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Sunday, January 16, 2005

Buzz, buzz, buzz

Maggie Jackson at The Boston Globe posted an interesting column today about the three myths of balancing work and family. They are: mothers shouldn't work, work-life issues affect only women or parents, and you can't have it all.

I have been thinking a lot about the second myth. Anyone who thinks that work-life issues affect only women or parents has been living and working in a sealed, air-tight container.

It reminds me of book that I liked when I was a kid called "Buzz, Buzz, Buzz." It is the story of a succession of bad things that happen because a bee stung a bull, who made the cow so nervous that she kicked the farmer's wife, who then yelled at the farmer, who then hit the mule, who then kicked over the shed, which scared the goat, who butted the dog, and eventually we get back to the beginning again where there is a bee buzzing about, who unknowingly started this circle of negativity.

Single women, single men, married couples, professional and blue-collar workers alike are affected by families' abilities to find a balance that works for everyone involved. If mom is not happy, it percolates over to dad, who then takes it to the office, who is grouchy to the security worker, who then snaps at other employees, who then type snotty emails to co-workers, who then lash out at other drivers on their way home.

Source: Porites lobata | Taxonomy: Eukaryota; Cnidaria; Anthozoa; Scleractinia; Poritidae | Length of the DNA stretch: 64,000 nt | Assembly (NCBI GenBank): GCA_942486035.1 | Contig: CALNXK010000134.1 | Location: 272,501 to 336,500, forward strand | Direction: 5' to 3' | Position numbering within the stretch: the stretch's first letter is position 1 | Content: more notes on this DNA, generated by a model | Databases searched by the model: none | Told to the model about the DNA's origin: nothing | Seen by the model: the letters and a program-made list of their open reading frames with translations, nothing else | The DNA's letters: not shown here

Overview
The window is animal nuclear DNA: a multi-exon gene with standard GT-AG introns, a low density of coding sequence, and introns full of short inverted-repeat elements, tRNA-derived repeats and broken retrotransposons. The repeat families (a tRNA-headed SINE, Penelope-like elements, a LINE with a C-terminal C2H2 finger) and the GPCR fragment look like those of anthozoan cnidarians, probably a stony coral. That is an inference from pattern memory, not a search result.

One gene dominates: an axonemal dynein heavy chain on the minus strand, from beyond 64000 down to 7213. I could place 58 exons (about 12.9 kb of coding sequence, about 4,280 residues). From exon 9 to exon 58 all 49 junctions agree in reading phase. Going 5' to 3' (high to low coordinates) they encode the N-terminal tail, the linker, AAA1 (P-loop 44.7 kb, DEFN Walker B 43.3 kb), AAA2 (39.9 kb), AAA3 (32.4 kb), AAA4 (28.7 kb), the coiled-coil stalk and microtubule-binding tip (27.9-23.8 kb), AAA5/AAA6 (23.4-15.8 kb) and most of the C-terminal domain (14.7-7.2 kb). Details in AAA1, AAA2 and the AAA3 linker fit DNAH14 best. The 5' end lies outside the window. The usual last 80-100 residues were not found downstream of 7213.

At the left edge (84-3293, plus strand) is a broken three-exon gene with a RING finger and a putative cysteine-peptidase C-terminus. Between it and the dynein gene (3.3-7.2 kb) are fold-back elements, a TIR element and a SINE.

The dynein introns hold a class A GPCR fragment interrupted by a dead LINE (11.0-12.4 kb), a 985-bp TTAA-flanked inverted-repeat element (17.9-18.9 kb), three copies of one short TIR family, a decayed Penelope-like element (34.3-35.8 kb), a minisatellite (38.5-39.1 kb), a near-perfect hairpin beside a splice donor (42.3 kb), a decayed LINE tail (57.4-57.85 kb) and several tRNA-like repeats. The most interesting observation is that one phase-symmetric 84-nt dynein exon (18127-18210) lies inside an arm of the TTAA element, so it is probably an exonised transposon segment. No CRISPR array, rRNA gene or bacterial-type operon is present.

"We all shoulder a balancing act whose joys and burdens ebb and flow at different times in life," wrote Jackson. Her bi-monthly column called Balancing Acts, "inspires e-mails from executive men, young singles, and others juggling work-life issues."

The bee buzzing about in the work-life scenario is the employer. Reporter Friend worked an arrangement with her boss to work from 5am to 2pm, so that her day is finished in time to pick up her young daughter from school. She has been with her company for nearly nine years. Why leave when you have what you want?

The perfect balance is different for different people. But knowing that your boss is supportive of family, and having family-friendly options like flexible work schedules, or job-shares--whether you need them now or might sometime in the future--will likely keep employees happy. Happy employees leads to productive employees, which hopefully leads to happy parents, partners, and spouces. I guess we can learn a lot from children's stories.

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